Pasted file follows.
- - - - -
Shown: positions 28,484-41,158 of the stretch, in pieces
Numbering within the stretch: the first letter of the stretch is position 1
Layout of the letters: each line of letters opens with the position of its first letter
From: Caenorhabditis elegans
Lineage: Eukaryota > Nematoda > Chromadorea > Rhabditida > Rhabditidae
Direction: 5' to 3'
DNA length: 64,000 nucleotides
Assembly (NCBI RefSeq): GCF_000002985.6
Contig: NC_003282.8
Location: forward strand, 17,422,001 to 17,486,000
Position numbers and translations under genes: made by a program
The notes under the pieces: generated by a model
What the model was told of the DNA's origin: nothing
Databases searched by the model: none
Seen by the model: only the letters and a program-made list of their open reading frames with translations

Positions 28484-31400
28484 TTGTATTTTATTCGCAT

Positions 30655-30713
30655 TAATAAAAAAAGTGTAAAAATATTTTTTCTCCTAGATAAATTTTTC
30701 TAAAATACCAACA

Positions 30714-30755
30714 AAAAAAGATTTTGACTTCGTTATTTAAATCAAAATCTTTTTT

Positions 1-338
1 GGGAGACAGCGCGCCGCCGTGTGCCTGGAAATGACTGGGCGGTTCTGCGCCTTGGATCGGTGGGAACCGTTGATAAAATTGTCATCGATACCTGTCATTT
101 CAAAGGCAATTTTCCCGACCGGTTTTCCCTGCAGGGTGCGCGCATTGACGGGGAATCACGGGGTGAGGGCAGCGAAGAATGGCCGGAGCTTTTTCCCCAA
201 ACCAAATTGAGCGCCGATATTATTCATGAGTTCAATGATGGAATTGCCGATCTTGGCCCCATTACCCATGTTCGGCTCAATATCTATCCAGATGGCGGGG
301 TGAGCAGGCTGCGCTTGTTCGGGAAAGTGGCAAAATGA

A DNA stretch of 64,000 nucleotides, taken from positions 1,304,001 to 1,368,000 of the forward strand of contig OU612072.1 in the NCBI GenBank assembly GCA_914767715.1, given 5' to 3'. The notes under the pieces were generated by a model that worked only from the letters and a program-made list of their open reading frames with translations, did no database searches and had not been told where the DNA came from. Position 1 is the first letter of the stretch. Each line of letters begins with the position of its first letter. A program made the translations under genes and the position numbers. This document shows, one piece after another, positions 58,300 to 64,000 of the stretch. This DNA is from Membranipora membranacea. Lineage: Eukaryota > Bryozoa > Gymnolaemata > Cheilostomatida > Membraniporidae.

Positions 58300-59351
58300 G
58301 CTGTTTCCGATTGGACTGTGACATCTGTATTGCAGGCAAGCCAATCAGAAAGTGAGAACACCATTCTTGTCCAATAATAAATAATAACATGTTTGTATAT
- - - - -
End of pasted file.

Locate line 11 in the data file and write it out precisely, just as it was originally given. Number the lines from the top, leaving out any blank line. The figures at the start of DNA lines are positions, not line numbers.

Position numbers and translations under genes: made by a program